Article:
Jessica was a fortune-teller. She did not have a gaudy striped tent in a travelling circus. She did not wear a turban or favour large hooped earrings. She did not read palms and no-one crossed her palms with silver.
Rather she dressed immaculately in smart business suits and rented a suite of offices in a new block in King’s Cross, where she provided services to a range of clients from industry and retail who wanted to know, in short, what was likely to happen next. The metal plate on her door said Jessica Palmer: Business Forecaster.
This information she conjured up would be handed over in expensive reports, handled with the utmost secrecy, either on crisp thick paper or in passworded PDFs.
It was assembled from careful reading of the world’s specialist publications, from talking to influential people and opinion formers, and from guess-work. Jessica was particularly good at examining the entrails of a failed enterprise to see where it might have gone wrong and what decisions it might have made to have a greater chance of success. In a typical week, she and her team of similarly beautiful, blonde sooth-sayers might be asked for their opinion on the name for a new car, a corporate logo or a sandwich filling.
She liked her work. The problem was, she could not help bringing it home.
There were medical problems, for instance. “My father is quite unwell,” said her friend Emma, looking stricken. “Prostate cancer. But the prospects are good. He has had initial surgery and they think they’ve caught it all.”
Jessica feared the worst. Something told her that Emma’s optimism was misplaced. She had no expertise in this matter, no reason for doubting the doctors’ prognosis, and yet she did. She could not help it.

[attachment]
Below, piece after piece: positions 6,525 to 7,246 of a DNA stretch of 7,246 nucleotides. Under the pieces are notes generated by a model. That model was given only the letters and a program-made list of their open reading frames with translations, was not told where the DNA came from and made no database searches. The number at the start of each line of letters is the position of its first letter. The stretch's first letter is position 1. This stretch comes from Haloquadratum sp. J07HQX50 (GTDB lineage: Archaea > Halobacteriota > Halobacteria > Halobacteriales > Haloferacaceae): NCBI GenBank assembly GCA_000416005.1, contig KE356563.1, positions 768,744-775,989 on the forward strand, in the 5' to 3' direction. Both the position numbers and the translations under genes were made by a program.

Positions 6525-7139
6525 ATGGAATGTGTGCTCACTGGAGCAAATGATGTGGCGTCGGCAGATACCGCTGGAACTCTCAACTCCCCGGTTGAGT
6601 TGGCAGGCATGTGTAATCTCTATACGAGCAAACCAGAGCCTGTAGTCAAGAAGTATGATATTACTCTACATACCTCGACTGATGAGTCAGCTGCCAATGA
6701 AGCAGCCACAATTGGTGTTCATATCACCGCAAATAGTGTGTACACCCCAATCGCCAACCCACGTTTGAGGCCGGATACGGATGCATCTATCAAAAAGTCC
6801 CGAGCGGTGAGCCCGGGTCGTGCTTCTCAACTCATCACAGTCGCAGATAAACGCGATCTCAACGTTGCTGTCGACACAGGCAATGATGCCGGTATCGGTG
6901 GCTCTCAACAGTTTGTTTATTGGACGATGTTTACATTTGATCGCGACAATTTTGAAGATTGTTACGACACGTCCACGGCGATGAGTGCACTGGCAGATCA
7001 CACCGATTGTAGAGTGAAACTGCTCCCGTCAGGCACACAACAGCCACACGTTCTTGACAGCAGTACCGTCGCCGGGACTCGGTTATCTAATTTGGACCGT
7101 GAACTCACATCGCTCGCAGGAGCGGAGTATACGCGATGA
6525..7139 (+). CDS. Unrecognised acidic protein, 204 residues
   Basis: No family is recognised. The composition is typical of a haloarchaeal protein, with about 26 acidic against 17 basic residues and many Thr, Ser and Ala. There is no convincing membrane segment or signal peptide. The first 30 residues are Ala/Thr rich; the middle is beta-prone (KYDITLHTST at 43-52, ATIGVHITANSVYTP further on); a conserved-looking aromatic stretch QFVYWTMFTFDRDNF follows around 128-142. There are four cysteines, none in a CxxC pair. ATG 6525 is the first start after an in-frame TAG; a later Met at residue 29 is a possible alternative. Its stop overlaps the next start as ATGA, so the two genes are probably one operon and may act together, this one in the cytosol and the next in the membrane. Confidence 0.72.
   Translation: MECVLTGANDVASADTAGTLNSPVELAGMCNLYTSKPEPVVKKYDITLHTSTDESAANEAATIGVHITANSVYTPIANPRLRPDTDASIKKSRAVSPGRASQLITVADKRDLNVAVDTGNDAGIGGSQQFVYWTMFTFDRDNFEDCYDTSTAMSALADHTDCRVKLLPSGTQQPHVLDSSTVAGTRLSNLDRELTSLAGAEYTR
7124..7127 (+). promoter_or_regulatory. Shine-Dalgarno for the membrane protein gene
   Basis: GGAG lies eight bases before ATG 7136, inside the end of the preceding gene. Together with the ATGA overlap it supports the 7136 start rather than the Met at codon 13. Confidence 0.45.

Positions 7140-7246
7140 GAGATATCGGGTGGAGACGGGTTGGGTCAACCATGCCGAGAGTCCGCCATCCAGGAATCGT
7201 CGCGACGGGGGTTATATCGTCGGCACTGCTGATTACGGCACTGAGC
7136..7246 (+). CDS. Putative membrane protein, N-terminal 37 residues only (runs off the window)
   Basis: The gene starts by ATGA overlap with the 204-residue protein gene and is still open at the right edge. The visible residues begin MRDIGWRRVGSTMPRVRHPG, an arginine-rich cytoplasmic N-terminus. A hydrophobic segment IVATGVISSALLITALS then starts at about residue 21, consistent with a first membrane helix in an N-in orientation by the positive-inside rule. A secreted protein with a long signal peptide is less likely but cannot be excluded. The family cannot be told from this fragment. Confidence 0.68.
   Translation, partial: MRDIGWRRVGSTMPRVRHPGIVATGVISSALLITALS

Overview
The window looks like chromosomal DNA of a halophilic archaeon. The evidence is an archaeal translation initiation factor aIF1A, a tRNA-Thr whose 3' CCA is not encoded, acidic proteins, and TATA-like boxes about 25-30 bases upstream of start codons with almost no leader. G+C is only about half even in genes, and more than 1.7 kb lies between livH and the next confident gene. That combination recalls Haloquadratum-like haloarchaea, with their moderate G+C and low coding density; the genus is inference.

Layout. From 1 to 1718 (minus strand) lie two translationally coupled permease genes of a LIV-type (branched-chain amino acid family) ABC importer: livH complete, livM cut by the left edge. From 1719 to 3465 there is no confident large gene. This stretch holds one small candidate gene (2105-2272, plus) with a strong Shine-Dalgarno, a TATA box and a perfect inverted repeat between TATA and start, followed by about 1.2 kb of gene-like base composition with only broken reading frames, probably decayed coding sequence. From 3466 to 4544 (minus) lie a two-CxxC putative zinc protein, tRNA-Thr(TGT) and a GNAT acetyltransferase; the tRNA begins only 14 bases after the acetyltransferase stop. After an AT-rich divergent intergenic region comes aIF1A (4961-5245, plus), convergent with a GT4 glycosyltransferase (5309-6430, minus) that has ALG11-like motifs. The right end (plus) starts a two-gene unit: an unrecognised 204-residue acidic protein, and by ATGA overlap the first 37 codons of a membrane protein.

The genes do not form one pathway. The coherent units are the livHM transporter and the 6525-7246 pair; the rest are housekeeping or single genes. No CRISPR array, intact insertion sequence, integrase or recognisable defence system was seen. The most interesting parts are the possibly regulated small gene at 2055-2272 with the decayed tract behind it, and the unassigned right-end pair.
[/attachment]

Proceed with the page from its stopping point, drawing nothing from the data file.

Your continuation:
One night after work, she was in the wine bar with her friend Olivia. Olivia, a dumpy accountant with untidy hair, with whom Jessica only associated out of a kind of pity, looked particularly happy. She was not eager to talk, but Jessica winkled the news out of her other friends. “She isn’t saying anything, but she’s met someone,” said Charlotte, whispering. “It’s obvious that she thinks he’s very special. It could be the start of something great for her.”
Jessica sipped her pinot grigio and silently wished her friend well. And yet she was convinced in her heart that this new relationship would be a failure and in a few weeks she would be helping poor Olivia pick up the pieces. So sure was she of her predictions, that she was not always able to keep them to herself. In this way, she lost friends.
She made guesses about her nephews and nieces’ progress in exams. She joined in when her husband Liam and his friends were making judgements about the prospects for this or that football team on Saturday. She would have bought lottery tickets, but she felt that doing that would in some way have been abusing her gifts.
In time, though, things began to go badly for her little business. Her clients were struggling and fortune-telling no longer seemed a priority for them. She had to let some of her staff go. Sophie and Florence, despite their divining skills, did not expect that. And when Jessica could no longer pay her rent and the bailiffs were taking away her lovely Danish furniture, she had not predicted that either.
“If only I had had some warning,” she said to Liam one night, as they contemplated the loss of their flat. “But at least we have each other.”
“I’ve been meaning to talk to you about that,” said Liam, as he stood at the sink, looking out over the Thames. “It’s not working, is it?”
“What do you mean?” said Jessica, feeling sudden panic.
“I’m leaving you.”
“Why? Is there somebody else?”
“I won’t lie. There is.”
“Is it someone I know?”
Liam looked away. “It’s Olivia.”
Jessica had not seen that coming.